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Wednesday, November 14, 2012


KINGSTON, Jamaica, Tuesday November 13, 2012 – A team from the Mona Campus of the University of the West Indies (UWI) has won the Minister’s Innovation Awards for 2012 for its pioneering treatment for high blood sugar and high blood pressure.

The “ Novel Treatment Against Hyperglycemia and Hypertension”  was adjudged as likely to be the most significant in its effect on the scientific and technological world and topped a field of 177 entrants in the awards competition developed by the Ministry of Science, Technology, Energy and Mining.

The team comprising Dr. Lisa Lindo of the Biochemistry Department, Dr. Trevor Yee of the Natural Products Institute, and Professor Paul Reese of the Chemistry Department, also received the Champions ‘Innovator of the Year’ trophy and a cheque for two million dollars (One Jamaica dollar = US$0.04 cents).

In addition the treatment also won the Health and Wellness category, earning the team a further J$750,000.

“This is a great feeling,” said Dr. Lindo explaining that the team used the eucalyptus plant in their experiment and found that extracts were doing better than some popular drugs now in use to lower hypertension and blood sugar.

She said they were in the process of patenting the drug and looking forward to have it produced as a supplement to be taken orally.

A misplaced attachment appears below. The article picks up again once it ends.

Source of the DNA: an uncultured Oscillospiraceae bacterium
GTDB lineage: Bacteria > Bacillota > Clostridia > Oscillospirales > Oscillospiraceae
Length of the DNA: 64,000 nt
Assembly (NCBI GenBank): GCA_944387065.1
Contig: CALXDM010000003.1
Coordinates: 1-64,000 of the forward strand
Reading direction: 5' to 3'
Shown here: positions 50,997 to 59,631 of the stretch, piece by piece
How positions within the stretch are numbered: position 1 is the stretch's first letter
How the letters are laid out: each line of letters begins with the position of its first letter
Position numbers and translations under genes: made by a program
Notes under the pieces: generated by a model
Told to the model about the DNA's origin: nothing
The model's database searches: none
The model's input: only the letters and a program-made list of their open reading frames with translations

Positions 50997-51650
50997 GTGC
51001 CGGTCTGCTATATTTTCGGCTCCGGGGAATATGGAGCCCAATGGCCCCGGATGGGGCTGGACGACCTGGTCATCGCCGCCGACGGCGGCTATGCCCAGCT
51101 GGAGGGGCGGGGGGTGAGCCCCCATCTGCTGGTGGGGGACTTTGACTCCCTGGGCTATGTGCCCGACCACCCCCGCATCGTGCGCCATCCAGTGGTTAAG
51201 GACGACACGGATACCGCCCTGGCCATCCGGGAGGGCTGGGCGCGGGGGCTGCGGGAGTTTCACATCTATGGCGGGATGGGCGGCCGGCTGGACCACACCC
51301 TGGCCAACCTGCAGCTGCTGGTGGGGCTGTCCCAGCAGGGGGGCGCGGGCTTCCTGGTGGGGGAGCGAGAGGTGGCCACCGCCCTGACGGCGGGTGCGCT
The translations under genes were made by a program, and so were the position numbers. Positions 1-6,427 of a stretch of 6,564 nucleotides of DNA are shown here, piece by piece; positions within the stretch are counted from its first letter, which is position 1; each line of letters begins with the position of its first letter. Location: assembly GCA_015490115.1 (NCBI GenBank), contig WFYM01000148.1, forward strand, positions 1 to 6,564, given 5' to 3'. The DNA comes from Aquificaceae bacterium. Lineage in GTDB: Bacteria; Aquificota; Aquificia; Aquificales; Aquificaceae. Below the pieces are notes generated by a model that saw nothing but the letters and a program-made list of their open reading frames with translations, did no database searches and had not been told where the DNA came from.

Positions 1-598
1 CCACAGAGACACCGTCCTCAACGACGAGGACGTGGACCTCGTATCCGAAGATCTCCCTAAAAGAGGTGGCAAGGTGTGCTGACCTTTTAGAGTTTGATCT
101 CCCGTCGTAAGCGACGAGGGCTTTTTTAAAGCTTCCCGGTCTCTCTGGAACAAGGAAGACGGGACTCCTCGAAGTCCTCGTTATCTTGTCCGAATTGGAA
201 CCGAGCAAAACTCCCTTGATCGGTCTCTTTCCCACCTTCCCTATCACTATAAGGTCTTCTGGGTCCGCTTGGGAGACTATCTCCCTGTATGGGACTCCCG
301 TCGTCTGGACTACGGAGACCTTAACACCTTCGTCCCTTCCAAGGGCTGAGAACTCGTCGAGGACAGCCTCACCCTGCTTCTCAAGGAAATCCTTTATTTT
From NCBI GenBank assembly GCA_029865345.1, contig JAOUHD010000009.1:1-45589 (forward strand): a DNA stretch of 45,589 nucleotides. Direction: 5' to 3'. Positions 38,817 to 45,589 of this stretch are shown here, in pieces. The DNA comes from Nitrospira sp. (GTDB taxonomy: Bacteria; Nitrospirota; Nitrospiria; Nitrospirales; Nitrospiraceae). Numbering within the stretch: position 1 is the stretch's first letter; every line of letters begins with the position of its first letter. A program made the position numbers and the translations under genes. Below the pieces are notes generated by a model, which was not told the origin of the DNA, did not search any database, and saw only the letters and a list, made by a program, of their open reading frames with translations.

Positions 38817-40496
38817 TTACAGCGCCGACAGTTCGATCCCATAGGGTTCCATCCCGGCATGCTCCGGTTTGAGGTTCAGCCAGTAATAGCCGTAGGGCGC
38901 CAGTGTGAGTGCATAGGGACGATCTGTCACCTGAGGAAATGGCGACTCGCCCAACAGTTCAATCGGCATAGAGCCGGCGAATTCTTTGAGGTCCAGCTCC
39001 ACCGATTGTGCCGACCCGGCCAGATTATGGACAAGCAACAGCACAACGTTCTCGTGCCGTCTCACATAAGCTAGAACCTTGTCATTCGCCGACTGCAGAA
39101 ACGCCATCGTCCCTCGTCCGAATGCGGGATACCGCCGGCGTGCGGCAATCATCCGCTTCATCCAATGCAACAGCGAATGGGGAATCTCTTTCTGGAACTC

“It is really great because now I am thinking that we can look into more research, more into folklore medicine. We know that everybody looks into drinking these plants but we don’t really know what is in these plants causing the effects, so now we have now proved, in this case, what is really in it and what it is good for,” she added.

The UWI team shared the spotlight with a group of students from Sutherland Primary School in St. James, who won the Youth Award for their Sutherland Quick Patch, which is designed to fill potholes. They received a one million dollar cheque and a trophy.

Distinguished Jamaican-born chemist, Professor Bert Fraser Reid, who has done ground breaking research into the chemistry of sugar, addressed the awards function encouraging the entrants not to give up if even if they were not successful on the fist occasion.

The Minister’s Innovation Award was being staged for the fourth time since its introduction in 2005. It is aimed at nurturing a culture of creativity and stimulating or catalyzing innovation through the application of science and technology to drive economic growth and wealth creation.

Energy Minister Phillip Paulwell, said he was pleased that after a brief hiatus, the Ministry has once again begun to salute the achievers and innovators in a spectacular way. He pledged that the competition will be held annually.

Stating that the country’s development will soon be judged on the number of patents registered annually, he said that “we are going to get our youngsters in schools to …focus now on the sciences (and) to stop thinking that these are hard subjects.

“We need more Mathematicians, we need more Chemists, we need more Physicists… it is in these areas that we have opportunities that we are going to exploit.” (CMC)


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